CT scan use in N.Y. state hospitals varied by 20 percent, according to a study published online in March in the American Journal of Managed Care. The researchers also reported a surprise finding: little difference in CT utilization between teaching and nonteaching hospitals.
Although CT utilization has swelled in the last two decades, questions about overuse and underuse remain. Geographic analysis offers a method to build understanding of care patterns, technology use and small-area variations in healthcare. However, it has not been employed in the study of CT imaging.
Eric A. Vance, PhD, from the department of statistics at Virginia Polytechnic Institute and State University in Blacksburg, Va., and colleagues conducted a geographic analysis to examine patient, hospital and geographic characteristics influencing variation in CT use in N.Y. inpatients.
The researchers relied on the 2007 edition of the N.Y. State Inpatient Database from the Healthcare Cost and Utilization Project and analyzed approximately 2.49 million inpatients from 221 hospitals in 56 counties.
A total of 28 percent of inpatients underwent at least one CT exam. The top two strongest predictors of the likelihood of CT scanning were an inpatient’s diagnosis and age, with CT scanning generally increasing with age. Trauma was the most likely diagnosis to result in a CT scan.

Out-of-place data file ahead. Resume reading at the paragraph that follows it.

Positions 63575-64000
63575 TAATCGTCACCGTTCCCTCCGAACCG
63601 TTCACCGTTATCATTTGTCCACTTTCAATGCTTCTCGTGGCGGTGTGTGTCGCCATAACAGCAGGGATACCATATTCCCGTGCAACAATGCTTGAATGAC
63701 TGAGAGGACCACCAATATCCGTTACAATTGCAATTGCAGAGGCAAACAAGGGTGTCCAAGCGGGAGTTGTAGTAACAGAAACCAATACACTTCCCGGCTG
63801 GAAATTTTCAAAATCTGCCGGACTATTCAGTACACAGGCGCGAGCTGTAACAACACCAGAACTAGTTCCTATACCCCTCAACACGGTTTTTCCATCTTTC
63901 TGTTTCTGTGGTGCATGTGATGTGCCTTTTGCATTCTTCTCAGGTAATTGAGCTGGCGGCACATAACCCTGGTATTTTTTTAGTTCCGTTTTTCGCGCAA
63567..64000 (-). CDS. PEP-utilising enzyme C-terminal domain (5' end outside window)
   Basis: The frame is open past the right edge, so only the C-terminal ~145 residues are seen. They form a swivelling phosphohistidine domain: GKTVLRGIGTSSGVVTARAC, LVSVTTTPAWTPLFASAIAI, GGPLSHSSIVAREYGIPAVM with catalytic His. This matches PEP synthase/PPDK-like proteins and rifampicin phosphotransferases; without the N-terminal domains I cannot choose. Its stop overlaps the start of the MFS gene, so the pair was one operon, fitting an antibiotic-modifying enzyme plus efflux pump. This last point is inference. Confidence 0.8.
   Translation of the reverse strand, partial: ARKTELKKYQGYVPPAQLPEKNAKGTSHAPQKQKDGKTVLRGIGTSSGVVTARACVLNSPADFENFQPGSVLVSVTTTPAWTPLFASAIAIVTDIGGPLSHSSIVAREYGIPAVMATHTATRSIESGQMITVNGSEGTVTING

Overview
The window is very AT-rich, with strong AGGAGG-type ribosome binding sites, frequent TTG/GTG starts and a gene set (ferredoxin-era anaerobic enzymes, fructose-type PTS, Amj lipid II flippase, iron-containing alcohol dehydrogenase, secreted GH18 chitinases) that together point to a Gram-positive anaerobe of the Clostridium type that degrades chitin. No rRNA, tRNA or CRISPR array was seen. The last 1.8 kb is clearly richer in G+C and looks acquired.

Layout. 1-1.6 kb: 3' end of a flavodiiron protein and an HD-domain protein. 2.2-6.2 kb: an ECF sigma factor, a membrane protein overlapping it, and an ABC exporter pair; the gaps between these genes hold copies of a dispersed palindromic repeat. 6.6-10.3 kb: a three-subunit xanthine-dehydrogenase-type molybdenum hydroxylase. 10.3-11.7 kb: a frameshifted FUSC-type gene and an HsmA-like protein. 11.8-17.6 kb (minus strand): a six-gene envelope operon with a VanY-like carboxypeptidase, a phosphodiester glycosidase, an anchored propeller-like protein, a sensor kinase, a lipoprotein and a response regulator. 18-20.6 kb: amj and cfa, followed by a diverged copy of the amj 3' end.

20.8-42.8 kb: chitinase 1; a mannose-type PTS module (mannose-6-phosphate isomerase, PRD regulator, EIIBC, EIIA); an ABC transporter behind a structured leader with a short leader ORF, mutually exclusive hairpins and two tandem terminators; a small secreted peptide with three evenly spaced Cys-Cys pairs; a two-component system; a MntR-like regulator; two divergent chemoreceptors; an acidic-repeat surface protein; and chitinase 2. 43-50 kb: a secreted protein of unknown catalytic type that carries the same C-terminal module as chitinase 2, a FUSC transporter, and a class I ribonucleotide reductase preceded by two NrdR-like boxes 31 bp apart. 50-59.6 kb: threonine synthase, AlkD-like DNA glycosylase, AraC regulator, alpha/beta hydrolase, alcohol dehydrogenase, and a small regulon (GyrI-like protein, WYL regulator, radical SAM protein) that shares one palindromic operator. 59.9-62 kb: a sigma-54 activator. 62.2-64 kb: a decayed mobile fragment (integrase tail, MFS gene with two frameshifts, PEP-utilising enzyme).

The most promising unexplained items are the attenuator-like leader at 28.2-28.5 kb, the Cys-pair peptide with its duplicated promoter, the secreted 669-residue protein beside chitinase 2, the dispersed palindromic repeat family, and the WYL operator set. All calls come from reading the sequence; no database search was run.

The top two counties for CT imaging performed exams on 37.4 percent and 37.2 percent of inpatients, while the lowest rates of scanning were 17 percent and 17.3 percent, respectively.
“Identifying factors that may explain the residual variability is important for developing interventions and managing care to ensure the appropriate use of this important technology… Although certain characteristics such as age or diagnosis cannot be modified, interventions informed by evidence-based guidelines or protocols can help to enforce appropriate CT scan use and can ultimately reduce variation and improve healthcare value,” wrote Vance et al. Continuing education and peer review also might help smooth the variation, according to the authors.
Commenting on the unexpected finding of only minor differences in CT utilization between teaching and nonteaching hospitals, the researchers suggested the possibility that protocols and guidelines for CT use had been applied in the teaching sites. Stronger adherence to evidence-based guidelines might override factors that would drive CT use, such as the tendency of medical trainees to order scans and service of a patient population with more comorbid diagnoses and less access to healthcare.
Practical insights provided by a geographic analysis can help ensure access to CT services while avoiding oversupply, Vance and colleagues concluded.